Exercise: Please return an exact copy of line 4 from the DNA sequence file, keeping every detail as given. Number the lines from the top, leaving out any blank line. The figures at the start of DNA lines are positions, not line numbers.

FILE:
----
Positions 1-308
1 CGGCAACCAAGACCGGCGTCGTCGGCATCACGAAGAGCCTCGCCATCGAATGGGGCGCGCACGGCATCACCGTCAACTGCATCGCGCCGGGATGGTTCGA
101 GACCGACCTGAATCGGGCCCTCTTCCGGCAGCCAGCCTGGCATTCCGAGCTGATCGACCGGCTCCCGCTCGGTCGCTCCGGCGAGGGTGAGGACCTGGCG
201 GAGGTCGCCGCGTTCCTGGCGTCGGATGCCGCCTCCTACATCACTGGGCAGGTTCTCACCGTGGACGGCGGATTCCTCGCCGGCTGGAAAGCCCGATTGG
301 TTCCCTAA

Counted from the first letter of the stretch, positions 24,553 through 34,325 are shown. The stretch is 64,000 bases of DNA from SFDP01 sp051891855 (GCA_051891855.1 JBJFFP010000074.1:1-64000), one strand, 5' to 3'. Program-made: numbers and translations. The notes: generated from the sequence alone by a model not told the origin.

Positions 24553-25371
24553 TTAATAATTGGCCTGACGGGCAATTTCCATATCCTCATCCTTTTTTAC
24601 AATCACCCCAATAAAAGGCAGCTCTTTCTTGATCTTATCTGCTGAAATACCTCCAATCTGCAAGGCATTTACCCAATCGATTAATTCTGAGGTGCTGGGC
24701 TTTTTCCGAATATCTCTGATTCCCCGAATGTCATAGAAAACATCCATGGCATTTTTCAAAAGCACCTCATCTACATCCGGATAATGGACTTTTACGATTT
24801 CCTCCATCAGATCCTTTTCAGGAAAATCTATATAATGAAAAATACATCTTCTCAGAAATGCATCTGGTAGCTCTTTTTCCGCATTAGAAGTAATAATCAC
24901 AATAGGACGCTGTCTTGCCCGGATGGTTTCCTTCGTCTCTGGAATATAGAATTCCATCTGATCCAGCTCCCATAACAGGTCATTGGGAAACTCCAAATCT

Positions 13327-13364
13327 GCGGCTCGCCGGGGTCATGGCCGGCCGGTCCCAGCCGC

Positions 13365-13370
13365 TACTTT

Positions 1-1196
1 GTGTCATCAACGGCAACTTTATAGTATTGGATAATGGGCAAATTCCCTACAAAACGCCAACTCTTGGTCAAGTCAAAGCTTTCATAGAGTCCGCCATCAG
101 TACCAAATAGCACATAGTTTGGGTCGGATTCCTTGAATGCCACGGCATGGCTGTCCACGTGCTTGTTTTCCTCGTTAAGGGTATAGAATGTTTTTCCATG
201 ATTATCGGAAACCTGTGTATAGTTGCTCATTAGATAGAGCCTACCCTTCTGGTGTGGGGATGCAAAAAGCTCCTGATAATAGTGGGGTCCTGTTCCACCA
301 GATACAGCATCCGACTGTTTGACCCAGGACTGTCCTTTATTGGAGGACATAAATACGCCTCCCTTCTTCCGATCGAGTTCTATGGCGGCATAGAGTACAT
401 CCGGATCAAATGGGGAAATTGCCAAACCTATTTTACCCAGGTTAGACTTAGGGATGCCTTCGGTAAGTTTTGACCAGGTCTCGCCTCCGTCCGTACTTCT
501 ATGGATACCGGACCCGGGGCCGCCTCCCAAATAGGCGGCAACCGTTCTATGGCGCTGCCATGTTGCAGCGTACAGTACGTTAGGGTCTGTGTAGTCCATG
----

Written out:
201 GAGGTCGCCGCGTTCCTGGCGTCGGATGCCGCCTCCTACATCACTGGGCAGGTTCTCACCGTGGACGGCGGATTCCTCGCCGGCTGGAAAGCCCGATTGG